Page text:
Urbina-Dore v. Holder, No. 13-1679 (7th Cir. 2013)Annotate this Case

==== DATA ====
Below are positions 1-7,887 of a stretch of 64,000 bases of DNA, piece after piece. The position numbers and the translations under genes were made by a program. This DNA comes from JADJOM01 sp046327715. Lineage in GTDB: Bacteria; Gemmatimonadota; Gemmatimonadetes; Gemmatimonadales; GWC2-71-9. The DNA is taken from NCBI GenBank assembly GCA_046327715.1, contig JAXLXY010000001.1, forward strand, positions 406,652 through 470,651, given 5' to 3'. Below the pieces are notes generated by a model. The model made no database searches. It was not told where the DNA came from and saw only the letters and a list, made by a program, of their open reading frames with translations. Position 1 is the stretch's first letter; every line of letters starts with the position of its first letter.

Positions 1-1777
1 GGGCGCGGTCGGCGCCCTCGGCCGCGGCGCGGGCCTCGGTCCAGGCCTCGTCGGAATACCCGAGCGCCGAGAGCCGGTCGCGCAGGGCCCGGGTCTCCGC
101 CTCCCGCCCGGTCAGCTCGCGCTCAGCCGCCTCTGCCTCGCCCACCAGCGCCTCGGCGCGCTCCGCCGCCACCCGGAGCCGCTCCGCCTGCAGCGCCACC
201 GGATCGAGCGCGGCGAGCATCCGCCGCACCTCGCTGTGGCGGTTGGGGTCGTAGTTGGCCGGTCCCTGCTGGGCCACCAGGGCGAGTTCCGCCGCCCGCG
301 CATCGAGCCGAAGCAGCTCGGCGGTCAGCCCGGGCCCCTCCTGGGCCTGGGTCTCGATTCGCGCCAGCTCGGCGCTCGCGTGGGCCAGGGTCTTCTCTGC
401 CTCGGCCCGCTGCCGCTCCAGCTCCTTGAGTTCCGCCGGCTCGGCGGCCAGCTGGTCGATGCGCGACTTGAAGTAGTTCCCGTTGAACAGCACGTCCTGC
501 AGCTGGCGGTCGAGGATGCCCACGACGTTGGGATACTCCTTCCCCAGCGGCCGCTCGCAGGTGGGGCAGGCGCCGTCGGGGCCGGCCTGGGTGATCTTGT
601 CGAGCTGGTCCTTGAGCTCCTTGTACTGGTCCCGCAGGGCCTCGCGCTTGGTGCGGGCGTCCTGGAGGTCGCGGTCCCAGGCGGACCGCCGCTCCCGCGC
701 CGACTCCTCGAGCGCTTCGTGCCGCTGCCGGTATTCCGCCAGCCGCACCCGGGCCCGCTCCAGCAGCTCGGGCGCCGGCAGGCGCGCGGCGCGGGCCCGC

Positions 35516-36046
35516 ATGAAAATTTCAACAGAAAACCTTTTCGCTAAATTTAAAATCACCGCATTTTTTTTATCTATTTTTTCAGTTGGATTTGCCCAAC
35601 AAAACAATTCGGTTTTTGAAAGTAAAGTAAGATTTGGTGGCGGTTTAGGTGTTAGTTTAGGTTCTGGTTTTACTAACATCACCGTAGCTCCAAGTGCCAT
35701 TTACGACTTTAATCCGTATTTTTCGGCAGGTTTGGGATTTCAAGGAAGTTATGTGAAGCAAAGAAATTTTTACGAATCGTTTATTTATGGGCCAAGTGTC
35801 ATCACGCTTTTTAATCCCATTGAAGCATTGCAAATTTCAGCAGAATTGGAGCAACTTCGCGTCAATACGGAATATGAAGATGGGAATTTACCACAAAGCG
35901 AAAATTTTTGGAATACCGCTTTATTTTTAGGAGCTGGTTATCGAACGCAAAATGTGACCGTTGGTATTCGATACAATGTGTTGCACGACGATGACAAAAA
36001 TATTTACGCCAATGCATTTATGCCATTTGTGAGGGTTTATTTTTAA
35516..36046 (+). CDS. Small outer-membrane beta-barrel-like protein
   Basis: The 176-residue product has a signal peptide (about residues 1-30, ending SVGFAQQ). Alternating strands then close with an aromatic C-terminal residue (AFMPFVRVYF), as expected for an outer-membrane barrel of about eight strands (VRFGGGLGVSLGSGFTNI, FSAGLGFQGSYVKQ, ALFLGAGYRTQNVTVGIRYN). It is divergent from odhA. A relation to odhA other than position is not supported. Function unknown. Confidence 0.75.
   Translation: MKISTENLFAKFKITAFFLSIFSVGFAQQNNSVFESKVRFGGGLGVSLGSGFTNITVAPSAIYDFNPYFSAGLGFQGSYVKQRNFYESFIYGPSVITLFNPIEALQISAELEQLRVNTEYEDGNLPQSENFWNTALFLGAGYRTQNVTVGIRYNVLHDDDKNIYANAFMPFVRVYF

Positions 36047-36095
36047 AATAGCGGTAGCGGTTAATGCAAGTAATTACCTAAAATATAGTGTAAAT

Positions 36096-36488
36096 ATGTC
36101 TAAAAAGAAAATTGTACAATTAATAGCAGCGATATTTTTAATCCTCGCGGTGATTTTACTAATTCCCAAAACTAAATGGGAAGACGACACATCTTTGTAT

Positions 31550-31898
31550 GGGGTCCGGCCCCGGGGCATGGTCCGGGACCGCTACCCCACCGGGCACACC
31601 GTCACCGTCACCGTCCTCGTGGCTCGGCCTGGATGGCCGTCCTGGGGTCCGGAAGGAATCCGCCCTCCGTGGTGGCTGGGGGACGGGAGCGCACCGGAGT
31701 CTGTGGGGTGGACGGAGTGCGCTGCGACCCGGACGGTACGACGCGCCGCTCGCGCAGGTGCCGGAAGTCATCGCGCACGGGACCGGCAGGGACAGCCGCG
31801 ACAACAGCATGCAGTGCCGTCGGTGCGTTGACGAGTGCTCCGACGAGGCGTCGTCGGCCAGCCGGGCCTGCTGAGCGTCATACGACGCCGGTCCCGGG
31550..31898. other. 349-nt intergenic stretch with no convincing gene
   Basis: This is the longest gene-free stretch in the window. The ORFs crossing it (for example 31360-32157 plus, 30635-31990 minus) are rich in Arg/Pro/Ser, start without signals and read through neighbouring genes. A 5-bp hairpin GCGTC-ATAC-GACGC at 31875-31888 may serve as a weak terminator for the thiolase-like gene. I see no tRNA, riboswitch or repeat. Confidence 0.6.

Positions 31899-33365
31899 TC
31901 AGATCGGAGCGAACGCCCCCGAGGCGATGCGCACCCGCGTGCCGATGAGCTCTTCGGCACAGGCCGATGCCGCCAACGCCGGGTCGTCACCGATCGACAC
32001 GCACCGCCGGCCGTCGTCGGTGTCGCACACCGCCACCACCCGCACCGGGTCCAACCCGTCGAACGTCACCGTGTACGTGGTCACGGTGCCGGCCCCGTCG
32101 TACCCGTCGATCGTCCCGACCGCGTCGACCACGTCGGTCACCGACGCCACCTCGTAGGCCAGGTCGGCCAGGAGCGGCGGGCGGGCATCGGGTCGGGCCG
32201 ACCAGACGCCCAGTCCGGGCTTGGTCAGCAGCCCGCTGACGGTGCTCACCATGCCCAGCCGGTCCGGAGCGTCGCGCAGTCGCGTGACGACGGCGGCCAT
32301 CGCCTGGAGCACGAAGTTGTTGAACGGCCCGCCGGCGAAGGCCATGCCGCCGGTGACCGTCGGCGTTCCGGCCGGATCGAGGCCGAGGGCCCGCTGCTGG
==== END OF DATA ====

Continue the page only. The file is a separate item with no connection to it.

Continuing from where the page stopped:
Petitioners applied for asylum in the U.S., claiming that they had been persecuted as members of the “social group” of timberlands owners and would face risks if returned to Honduras. Organized squatters, “La Via Campesina,” invade agricultural lands and take over production; if they raise the national flag and assert that owners are not using the land, police and judges are unwilling to evict them. Timber lands remain out of production for years while trees mature, making them targets for campesinos, who cut and sell the timber. Petitioners assert that campesinos occupied their land in 2008 and that they fear for their lives should they return to assert ownership rights. An immigration judge denied asylum, finding (under 8 U.S.C. 1101(a)(42)(A)) that the past and feared future harm do not amount to persecution; that the squatters’ acts did not occur because of petitioners’ membership in any particular group but were for profit, with indifference to who was injured; and that the squatters’ acts could not be imputed to the government. The BIA concluded that the campesinos are thieves whose own interests, rather than antipathy toward petitioners, led to the invasion and that Honduras is willing and able to control the campesinos; after petitioners obtained a court order, officers did remove the squatters. The Seventh Circuit denied a petition for review.